(CBS News) Catholic cardinals are holding the first of their official meetings on Monday since the retirement of the former pope Benedict, now known as Pope Emeritus.
During those meetings, the cardinals will set a date for their conclave to choose a new pope. The cardinals have begun to meet, but before they get down to the business of choosing a new pope, they've got plenty of other business to discuss.
The Catholic Church has been hit by the combined earthquakes of a retired pope, and the child abuse and other scandals. Its response has been deliberate and traditional, and will be a major topic of discussion in the coming days.
At the appointed hour, the cardinals began to emerge Monday from the nooks and crannies of the Vatican, reports CBS News correspondent Mark Phillips. Some arrived in groups -- like obedient students on the school bus. Others, though, are staying elsewhere. But if they thought they could take a leisurely stroll to work, they soon learned that isn't going to be possible as media pressed in for a word about the deliberations.
With the papal election so wide open this time, people hang on their every word -- and there are few words. The unwritten rule here is, "never say you want the job." And if you find your name circulating on lists of potential candidates, say you're unworthy.
Canadian Cardinal Marc Ouellet is seen by many as a compromise contender, but he knows what often happens to favorites in the conclave. "There is this famous saying, the one that gets in pope, gets out cardinal," he told Canadian television.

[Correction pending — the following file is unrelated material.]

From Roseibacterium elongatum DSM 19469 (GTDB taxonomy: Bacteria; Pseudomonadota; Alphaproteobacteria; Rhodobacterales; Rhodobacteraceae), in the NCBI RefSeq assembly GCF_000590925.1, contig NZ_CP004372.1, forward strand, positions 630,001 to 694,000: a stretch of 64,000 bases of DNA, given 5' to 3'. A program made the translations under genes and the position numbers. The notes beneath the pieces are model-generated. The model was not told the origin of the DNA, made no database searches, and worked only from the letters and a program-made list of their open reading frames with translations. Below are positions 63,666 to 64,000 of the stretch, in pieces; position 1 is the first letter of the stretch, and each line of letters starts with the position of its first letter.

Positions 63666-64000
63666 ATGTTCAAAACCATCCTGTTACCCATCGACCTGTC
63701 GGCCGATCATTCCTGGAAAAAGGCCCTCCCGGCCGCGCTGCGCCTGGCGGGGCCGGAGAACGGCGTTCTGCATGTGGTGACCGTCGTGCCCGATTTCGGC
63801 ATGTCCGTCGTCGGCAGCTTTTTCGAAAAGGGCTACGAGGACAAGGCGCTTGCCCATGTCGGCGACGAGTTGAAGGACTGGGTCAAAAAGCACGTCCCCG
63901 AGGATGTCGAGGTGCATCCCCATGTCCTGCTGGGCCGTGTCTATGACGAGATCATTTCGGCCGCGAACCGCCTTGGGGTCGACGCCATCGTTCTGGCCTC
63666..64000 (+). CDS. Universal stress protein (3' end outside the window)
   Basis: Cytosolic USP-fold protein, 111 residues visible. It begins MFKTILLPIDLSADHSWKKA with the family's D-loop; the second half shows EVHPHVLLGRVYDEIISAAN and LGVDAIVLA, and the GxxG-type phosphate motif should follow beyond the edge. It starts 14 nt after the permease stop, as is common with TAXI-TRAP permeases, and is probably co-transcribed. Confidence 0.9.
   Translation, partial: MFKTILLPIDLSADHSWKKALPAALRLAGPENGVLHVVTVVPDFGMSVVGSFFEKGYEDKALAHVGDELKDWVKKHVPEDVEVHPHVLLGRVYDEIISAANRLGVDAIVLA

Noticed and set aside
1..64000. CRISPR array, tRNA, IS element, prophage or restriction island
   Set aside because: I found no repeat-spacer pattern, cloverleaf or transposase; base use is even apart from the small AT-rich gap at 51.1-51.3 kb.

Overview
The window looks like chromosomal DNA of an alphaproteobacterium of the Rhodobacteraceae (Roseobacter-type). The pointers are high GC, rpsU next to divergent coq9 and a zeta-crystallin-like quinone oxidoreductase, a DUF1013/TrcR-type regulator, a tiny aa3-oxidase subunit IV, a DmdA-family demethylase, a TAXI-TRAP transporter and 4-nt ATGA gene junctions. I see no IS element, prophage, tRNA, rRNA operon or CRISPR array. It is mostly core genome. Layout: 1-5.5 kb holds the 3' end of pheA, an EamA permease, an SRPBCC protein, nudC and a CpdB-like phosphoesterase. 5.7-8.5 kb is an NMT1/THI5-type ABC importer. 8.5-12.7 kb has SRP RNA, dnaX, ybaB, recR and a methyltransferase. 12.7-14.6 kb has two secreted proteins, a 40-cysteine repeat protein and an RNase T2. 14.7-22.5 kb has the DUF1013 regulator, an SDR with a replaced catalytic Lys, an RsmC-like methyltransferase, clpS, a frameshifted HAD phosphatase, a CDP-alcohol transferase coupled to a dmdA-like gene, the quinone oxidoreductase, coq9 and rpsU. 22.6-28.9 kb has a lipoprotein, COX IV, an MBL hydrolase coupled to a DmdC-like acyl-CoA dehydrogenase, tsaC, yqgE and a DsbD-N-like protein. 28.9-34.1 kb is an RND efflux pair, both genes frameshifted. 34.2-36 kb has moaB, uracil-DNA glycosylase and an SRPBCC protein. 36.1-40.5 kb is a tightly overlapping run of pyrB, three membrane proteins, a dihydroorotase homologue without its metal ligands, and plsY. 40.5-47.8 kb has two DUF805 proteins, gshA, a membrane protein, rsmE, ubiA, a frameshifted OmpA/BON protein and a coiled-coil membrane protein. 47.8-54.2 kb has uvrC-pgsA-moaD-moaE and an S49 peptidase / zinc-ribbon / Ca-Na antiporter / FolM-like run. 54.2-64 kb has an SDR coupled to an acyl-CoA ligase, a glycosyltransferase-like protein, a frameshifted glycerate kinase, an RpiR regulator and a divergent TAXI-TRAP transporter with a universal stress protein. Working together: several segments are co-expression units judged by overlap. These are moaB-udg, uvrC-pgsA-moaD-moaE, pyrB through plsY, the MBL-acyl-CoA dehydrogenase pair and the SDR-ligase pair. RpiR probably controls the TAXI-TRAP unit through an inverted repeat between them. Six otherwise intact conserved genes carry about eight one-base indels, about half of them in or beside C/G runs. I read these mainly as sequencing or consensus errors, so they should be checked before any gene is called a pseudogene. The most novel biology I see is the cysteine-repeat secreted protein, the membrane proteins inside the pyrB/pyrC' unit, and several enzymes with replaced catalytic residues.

Some came by car. How many cardinals can you fit in a Fiat? Answer: two. And others came by taxi. They're not in Vatican City at this stage to vote on a new pope, but to discuss the many problems facing the Catholic Church, from the ongoing child abuse scandal to financial mismanagement.
Chicago Cardinal Francis George said the church has obvious troubles it cannot avoid. So, how much of a role will the scandals play in the discussions now, and have they essentially usurped the intended aim of these initial meetings?
"I don't think they've been usurped," George told Phillips, "but they do create context for our discussion. We follow the press, sometimes happily and sometimes not."
In this case, not happily. The cardinals say they have so much hard talking to do, many say these discussions could take a week or longer before they're ready to move to the Sistine Chapel to begin voting on a new pope.
For Mark Phillips' full report, watch the video in the player above.